PS: I have really high quality compost pile. I also play the guitar.

Marshall J Cook

aiMarshallCook1. How and why did you start writing?

I started very early, certainly before the age of reason or the age of spelling or even the age of coherence. At that age, it wasn’t any sort of a conscious decision, just “I want to do this” like I wanted to be a cowboy.

2. Why did you write your most recent book?

Off Season wasn’t supposed to happen. I was done with all those people and their sweet little town in The Year of the Buffalo. I was biking to work one morning and saw– I mean saw!– my dear, wonderful, brave Billie Jo get raped.. I knew things were going to be tremendously difficult for her and her new husband, Tommy Lee (who was also becoming a manager for the first time in his baseball career), and I couldn’t just leave them there. So I had to write the book.

3. What have you learned from writing?

What I feel. What I think. How much I don’t know. What a joy writing is, even when it’s painful.

4. Comment on your writing habits.

Sounds like drug addiction, doesn’t it?

I do most of my fiction in the morning, before I go to the day job. I generally write for 45 minutes to an hour. I often print out some notes to myself or the last page I was working on, fold it up and stick it in my back pocket. Often during the day, something will occur to me (thank you, dear subconscious), and I’ll jot it down. By the time I sit down again, same time, same station, the next morning, I’ve got lots of stuff worked out. When it’s going well like that, it’s SO fun, I really can’t wait to get to the computer.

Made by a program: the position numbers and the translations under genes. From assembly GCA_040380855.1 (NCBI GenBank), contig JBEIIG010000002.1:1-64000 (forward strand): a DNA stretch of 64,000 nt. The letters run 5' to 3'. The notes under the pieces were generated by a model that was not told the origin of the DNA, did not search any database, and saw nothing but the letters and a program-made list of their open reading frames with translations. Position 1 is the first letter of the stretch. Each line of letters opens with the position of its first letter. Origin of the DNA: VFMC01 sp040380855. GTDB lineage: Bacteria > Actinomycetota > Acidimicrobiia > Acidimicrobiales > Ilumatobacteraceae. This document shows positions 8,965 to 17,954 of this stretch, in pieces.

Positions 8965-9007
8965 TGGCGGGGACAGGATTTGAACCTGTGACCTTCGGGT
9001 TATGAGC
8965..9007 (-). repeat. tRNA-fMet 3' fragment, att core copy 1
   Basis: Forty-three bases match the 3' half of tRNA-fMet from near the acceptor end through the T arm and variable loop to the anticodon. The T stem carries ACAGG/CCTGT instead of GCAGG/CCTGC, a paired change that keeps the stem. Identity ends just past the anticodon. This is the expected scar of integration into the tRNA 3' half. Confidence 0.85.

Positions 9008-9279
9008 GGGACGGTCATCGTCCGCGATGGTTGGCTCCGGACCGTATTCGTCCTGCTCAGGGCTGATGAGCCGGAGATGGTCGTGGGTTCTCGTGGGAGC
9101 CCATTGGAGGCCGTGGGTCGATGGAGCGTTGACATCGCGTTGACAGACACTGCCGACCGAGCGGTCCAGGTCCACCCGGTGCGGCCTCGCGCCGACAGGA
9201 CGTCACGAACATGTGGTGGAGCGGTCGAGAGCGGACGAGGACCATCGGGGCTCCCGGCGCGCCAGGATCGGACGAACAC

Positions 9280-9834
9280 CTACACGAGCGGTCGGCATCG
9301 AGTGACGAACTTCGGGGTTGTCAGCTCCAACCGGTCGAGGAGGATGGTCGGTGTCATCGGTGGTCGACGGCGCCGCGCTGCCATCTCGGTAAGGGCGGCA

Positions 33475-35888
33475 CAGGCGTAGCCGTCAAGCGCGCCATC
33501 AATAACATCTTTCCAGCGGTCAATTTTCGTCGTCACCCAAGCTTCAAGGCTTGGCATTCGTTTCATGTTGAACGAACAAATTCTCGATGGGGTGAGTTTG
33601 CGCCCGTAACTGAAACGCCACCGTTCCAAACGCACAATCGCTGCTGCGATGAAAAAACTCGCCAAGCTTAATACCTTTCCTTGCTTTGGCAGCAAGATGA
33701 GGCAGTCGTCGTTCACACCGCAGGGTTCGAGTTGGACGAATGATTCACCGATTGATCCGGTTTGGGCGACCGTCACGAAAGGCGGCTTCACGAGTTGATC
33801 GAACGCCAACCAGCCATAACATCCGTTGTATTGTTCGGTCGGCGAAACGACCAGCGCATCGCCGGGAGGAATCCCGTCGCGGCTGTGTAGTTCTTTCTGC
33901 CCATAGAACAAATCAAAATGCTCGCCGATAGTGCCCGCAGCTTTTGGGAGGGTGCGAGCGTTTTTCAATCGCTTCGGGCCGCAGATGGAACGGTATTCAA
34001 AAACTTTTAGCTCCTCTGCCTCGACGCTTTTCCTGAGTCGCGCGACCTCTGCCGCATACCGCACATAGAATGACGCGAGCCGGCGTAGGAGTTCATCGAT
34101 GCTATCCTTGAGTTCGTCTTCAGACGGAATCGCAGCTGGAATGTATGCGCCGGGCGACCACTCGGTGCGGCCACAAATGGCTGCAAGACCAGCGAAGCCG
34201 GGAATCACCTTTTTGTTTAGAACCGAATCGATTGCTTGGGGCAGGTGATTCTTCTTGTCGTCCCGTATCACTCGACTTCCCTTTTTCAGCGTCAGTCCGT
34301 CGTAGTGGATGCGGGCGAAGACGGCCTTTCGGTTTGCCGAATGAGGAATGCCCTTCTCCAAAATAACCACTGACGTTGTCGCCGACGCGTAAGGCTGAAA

When it’s going lousy, I go write anyway. I think that’s the most important thing any writer has to learn.

a. Where do you write?

Since my son came of age and moved out, I actually have a home office of my very own, full of books and baseball caps and pictures and my father’s Navy sword. I love writing there.

b. What time of day?

Depending on my wife’s schedule and what else I’ve got going that day, sometime between 6:00 and 8:30. (If that sounds gross, maybe I shouldn’t even tell you that I get up between 4:00 and 5:00 and exercise first. I know. Disgusting. It’s just the way I work.)

c. How many days per week?

Five or six. Never on Sunday.

d. Do you keep a journal?

Yeah. I’ve kept one for 35 years. When I’m going hot and heavy on other things, it’s very sporadic. (It’s been sporadic for about five years.) I love keeping it when I’m on the road.

5. Has any single book inspired you as a writer?

No. Tons of them. Really, from The Sound and the Fury to Horton Hatches the Egg. Kesey’s Sometimes a Great Notion. Ferdinand, by Munro Leaf. Lonesome Dove, which I never wanted to end.

6. What are your writing aspirations?

To get the next book done. (Right now I’m working on what seems to insist on being the longest piece of fiction I’ve ever written, and it may swallow me.)

7. Whom do you envision as your audience?

I stopped doing that years ago. Isn’t that strange? I’m always surprised and delighted when a reader writes to me, or I met one at a class or conference. “Oh! So, you’re the one!”

8. Are you writing to anyone in particular as you create?

Nope. And I’m not writing for myself, either. I’m writing to get the story right.